Washington has high expectations for Darvish

Texas Rangers starting pitcher Yu Darvish received one fifth-place vote during last year’s American League Cy Young voting. Could Darvish go from finishing ninth in the voting his rookie year to winning the top pitching award in Year Two?

Rangers manager Ron Washington seems to think it’s a possibility.

“I expect him to be a very good pitcher in the American League,” Washington told Fitzsimmons & Durrett Tuesday on 103.3 [KESN-FM]. “He has a very good team behind him and if he does what we know he is capable of doing, and that’s keep us in ballgames, there’s no reason he can’t win enough ballgames to be considered. There’s no reason why he can’t pitch well enough to be considered. He’s a quality pitcher.

“As I’ve said, he’s one of the best in the American League, if not all of baseball. And I know he’s going into his second year, but Yu Darvish was a quality pitcher before he arrived here in the United States. You can tell by the way he approached spring training and the way he threw the ball, that he has a great idea of what he’s doing and what he has to do.”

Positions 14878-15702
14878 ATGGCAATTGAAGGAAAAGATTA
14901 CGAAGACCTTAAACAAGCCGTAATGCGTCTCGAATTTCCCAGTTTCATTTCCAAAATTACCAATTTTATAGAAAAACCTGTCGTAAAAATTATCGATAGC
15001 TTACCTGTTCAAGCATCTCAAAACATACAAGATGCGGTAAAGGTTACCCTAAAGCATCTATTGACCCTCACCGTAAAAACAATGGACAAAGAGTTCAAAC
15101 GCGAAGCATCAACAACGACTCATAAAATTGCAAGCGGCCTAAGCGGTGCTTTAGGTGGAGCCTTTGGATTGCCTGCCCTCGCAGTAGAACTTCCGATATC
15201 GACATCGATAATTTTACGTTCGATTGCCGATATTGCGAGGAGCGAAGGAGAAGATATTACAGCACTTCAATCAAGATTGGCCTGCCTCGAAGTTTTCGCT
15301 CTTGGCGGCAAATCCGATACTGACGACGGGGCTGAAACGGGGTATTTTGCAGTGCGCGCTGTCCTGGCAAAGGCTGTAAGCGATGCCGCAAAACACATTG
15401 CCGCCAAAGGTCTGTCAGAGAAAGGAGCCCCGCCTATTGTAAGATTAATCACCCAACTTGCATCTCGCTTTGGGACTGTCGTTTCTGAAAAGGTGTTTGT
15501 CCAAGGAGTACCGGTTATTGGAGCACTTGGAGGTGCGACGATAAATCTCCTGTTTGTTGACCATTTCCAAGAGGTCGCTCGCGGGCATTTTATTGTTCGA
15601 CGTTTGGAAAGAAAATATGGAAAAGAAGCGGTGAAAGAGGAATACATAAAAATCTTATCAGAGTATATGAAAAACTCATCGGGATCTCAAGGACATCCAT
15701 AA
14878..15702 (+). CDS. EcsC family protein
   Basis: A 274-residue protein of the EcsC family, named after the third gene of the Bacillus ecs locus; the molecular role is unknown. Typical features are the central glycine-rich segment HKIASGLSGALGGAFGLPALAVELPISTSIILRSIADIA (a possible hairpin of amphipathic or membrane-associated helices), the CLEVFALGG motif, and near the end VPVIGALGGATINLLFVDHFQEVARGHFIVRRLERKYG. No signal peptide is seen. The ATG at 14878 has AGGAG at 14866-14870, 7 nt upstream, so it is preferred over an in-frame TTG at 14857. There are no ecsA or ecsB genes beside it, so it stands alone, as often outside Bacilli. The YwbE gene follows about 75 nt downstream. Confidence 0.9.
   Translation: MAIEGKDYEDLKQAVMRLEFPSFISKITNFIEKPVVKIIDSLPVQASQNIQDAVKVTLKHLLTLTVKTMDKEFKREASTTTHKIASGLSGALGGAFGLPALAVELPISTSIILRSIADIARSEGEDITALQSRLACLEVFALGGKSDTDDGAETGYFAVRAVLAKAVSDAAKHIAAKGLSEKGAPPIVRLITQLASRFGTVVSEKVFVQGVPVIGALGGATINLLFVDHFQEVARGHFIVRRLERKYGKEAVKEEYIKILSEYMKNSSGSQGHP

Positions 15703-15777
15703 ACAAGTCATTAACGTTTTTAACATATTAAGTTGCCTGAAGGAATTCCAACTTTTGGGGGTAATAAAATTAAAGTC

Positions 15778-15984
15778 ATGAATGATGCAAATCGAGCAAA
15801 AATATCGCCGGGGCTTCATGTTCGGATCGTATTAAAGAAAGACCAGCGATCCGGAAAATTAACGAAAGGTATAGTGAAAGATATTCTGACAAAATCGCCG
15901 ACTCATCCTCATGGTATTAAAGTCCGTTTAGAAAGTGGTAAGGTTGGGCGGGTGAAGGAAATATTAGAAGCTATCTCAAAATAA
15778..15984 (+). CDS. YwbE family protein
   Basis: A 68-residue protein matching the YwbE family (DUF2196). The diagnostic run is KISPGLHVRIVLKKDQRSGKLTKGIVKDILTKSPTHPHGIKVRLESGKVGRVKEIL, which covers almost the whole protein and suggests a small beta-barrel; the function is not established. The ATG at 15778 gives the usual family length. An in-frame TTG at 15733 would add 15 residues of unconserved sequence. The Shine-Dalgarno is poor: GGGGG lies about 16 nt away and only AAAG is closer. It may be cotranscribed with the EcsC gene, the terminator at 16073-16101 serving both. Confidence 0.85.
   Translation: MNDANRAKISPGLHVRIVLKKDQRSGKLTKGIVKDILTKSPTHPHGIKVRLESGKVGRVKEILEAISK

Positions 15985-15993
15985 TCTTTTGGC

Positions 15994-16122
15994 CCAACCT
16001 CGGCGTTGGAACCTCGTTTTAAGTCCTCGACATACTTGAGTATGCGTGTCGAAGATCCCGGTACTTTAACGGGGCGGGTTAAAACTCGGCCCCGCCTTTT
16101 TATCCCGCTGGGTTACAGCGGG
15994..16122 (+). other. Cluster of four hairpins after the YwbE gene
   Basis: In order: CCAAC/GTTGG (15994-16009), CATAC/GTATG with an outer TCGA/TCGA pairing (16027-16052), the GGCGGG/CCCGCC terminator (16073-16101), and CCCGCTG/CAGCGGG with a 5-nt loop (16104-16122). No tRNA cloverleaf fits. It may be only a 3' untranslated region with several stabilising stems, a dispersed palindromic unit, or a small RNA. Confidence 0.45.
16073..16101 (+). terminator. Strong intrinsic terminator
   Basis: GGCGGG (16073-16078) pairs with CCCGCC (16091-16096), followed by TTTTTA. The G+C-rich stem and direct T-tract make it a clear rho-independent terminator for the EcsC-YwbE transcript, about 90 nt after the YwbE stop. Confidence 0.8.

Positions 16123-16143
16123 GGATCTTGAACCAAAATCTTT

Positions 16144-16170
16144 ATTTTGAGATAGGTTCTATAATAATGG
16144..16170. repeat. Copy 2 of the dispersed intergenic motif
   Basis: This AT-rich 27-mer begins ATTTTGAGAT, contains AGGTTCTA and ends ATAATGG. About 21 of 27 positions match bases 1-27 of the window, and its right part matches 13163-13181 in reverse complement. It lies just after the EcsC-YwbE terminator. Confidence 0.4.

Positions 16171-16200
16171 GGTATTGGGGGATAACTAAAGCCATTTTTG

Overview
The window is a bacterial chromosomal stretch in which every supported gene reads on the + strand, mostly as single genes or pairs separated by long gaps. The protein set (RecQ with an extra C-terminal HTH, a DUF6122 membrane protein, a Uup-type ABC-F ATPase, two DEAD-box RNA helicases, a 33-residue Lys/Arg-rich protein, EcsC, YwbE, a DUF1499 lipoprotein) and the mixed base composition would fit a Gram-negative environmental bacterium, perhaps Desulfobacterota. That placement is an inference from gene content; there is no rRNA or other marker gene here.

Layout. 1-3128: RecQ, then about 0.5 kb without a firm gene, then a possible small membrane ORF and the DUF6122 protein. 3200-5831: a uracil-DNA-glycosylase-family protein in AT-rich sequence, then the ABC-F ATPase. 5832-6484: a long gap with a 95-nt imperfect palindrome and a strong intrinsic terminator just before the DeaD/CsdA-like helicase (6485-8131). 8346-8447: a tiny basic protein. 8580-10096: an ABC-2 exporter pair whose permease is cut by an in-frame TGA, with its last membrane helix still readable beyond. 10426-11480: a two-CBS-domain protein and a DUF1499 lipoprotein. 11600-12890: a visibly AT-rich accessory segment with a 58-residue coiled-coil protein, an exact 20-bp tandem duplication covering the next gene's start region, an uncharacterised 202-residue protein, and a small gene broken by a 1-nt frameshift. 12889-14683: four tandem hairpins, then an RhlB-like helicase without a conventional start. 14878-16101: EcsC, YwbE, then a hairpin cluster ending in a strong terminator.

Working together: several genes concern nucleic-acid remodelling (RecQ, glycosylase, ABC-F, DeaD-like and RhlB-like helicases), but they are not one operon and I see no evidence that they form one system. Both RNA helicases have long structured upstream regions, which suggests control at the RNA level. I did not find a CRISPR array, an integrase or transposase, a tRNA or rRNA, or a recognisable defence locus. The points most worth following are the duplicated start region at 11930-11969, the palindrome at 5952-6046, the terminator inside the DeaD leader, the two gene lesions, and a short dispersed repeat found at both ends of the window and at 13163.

Darvish went 16-9 in 29 starts with 221 strikeouts in 191.1 innings in 2012. Darvish got the ball in the Rangers’ one-game playoff against the Baltimore Orioles in October. The Rangers lost 5-1 but the 26-year-old held up his end of the bargain, striking out seven in 6.2 innings of work and exiting with Texas within a run, 2-1.

“There was never any doubt that he had the pitches to compete and win and he proved that last year, going down the stretch in the second half,” Washington said. “Right now, he’s a more relaxed player. He understands what it takes. I think he’s got a feel for the league and the league has a feel for him. He’s able to make adjustments on the fly right now.”

Washington was referring to Darvish’s ability to identify during any given outing which pitches are working and which are not, allowing him to adjust and remain effective even when he doesn’t have his best stuff.

“Those are the traits that good pitchers have,” he said. “I think he’s gotten to the point where he’s able to understand what he has that day and use it until the opposing team makes him make an adjustment.”

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